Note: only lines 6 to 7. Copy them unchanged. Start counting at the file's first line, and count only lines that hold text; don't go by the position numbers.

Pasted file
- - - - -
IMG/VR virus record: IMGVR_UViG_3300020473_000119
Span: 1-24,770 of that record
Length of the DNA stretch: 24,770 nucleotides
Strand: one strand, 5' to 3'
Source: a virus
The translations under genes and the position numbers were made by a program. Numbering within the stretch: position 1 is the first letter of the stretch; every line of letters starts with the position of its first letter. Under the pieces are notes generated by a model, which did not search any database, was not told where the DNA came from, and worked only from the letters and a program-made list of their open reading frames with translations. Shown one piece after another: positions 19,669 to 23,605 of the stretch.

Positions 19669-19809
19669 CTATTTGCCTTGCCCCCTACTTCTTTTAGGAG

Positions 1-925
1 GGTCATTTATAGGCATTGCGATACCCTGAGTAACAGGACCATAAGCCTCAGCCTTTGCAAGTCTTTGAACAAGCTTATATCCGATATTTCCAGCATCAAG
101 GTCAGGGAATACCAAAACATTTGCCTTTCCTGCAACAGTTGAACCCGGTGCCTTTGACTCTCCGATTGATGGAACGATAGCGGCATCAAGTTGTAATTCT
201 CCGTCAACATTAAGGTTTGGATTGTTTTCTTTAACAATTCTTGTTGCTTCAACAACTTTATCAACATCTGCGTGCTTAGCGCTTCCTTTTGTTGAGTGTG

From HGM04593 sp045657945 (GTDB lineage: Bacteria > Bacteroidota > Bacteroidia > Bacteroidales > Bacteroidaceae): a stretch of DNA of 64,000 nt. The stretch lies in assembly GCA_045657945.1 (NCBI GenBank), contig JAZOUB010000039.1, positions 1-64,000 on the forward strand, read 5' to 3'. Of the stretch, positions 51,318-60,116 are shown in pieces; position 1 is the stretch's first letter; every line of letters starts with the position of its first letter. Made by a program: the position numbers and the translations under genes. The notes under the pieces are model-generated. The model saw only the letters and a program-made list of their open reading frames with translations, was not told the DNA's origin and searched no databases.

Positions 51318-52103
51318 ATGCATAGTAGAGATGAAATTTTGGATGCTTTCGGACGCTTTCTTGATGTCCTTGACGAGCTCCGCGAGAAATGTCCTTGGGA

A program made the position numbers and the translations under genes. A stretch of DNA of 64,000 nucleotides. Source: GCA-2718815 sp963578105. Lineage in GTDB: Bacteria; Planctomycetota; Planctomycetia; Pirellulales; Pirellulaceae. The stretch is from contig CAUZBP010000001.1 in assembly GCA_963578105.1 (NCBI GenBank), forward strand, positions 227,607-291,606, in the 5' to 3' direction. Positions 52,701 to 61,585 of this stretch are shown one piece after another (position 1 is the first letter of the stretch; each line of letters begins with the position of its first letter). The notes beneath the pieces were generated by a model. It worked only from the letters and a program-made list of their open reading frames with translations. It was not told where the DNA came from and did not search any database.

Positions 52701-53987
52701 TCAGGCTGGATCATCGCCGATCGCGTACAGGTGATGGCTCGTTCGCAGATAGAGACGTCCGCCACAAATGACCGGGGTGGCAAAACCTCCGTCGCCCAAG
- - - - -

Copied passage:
The translations under genes and the position numbers were made by a program. Numbering within the stretch: position 1 is the first letter of the stretch; every line of letters starts with the position of its first letter. Under the pieces are notes generated by a model, which did not search any database, was not told where the DNA came from, and worked only from the letters and a program-made list of their open reading frames with translations. Shown one piece after another: positions 19,669 to 23,605 of the stretch.

Positions 19669-19809